That's the issue of around $66 billion debt tied to the ankles of rural Australia. A tough conversation is needed, not more emotive hype.

It’s no surprise we’re in drought, that’s an inevitable part of farming in Australia. Nigel Austin, South Australian award-winning rural journalist, said in his 1986 book Kings Of The Cattle Country: “They were men hardened by deprivation in the driest and least inviting continent on earth; men second to none in survival skills, superb stockman and tending more towards fatalism than bravado”. These men ran cattle in the north over 130 years ago and struggled in the very areas we see struggle today. This is why those businessmen, like James Tyson and Sidney Kidman, bought properties elsewhere to drought-proof their business.

Banks foreclosing on farm businesses or any business is also not a surprise. They are businesses, not charities, and owe much to their shareholders who have an interest in their returns. Simple stuff. Blaming banks for rural debt is like blaming McDonalds for obesity. They don’t force you to eat their food.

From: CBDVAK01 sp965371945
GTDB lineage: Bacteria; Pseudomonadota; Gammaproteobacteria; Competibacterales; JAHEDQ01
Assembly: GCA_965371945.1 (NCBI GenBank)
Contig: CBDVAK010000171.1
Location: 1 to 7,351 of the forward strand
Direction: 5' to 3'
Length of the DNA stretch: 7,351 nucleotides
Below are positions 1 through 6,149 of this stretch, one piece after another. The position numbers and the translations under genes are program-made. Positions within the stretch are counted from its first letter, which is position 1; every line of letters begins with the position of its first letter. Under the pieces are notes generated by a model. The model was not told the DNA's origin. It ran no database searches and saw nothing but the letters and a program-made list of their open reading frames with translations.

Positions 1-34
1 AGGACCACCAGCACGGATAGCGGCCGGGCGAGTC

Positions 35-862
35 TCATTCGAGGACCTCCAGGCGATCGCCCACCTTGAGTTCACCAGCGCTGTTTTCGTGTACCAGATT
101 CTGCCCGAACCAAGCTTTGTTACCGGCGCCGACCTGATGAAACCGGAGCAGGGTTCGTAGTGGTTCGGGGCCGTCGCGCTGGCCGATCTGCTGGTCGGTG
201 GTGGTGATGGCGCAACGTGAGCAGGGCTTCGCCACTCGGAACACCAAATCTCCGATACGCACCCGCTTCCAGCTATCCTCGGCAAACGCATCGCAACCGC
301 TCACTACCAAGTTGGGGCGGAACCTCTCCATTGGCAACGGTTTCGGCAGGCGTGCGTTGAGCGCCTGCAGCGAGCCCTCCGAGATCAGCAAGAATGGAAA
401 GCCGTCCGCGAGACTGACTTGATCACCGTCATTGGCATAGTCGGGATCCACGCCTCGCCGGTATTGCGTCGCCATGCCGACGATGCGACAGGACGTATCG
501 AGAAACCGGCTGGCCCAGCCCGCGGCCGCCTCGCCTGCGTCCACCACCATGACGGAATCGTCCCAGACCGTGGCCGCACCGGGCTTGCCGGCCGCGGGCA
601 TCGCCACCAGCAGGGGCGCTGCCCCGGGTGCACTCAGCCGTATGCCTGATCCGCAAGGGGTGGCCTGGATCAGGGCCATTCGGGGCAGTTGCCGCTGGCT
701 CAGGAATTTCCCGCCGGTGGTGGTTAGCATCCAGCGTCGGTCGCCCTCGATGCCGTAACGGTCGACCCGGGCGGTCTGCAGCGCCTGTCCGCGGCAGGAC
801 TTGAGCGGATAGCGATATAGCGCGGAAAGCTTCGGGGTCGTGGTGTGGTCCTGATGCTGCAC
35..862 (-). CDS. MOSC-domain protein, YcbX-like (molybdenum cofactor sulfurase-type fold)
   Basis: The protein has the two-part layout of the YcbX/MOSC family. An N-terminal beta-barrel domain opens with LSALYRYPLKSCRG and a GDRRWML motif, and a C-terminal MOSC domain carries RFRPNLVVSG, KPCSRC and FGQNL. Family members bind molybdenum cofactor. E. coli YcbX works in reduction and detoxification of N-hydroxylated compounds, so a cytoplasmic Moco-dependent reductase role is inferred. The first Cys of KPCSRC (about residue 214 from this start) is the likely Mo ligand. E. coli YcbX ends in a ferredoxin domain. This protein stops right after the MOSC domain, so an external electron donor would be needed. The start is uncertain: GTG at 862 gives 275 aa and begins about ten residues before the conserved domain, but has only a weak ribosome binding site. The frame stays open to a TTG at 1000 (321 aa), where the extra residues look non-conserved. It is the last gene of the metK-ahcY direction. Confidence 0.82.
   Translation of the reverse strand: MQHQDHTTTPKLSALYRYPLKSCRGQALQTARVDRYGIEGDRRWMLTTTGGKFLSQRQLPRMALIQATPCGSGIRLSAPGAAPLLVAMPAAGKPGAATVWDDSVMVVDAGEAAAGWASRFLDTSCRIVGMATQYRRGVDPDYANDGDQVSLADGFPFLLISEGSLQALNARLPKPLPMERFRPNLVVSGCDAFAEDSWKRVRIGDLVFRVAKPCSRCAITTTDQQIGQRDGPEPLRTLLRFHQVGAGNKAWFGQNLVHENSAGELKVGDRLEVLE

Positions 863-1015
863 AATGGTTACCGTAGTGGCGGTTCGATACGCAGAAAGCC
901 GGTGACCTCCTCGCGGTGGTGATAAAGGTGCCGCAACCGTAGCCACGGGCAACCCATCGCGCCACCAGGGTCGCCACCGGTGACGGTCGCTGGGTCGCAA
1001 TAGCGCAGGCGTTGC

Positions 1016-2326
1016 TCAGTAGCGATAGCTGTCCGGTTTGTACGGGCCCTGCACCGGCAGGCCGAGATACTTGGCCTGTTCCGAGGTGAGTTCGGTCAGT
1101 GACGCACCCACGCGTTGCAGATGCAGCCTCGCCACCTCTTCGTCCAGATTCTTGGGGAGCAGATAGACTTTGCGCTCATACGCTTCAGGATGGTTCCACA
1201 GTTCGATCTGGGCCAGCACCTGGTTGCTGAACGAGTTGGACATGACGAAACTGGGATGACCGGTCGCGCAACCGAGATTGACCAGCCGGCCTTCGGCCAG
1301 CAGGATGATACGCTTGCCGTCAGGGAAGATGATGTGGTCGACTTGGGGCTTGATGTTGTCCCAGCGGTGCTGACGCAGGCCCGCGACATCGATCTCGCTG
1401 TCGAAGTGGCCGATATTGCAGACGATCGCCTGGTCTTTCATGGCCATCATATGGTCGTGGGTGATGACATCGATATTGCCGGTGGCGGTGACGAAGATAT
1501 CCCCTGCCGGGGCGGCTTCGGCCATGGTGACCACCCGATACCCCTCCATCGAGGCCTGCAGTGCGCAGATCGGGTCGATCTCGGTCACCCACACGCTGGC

“Unsurprisingly the banks will want to clear that bad debt and minimise their risk”

Laura Eadie, a research director for the Centre for Policy Development, stated in a Submission to the 2014 Financial System Inquiry: “Agricultural lending has outpaced production twofold since 2001. This means farm land prices have inflated beyond what farm economics justify – with the risk of widespread default in times of drought. There is an estimated $5 billion of bad debt held by major commercial banks”.

Unsurprisingly the banks will want to clear that bad debt and minimise their risk. Much of the media and flagbearers like Dr Pascoe would have you believe that these farmers are going about their daily business when the bank rocks up, demands their keys and gives them a week to pack. Foreclosures usually take up to two years, following a process of considered mediation and exploration of options between the business owners and the bank. It’s a last resort, the last decision, the last transaction, but many would have you believe its the only one. If you read an annual report from one of the big four, they detail their focus around “strategy to maintain well-diversified credit portfolios focused on achieving an acceptable risk-return balance.” It’s stated there for you, clear as day.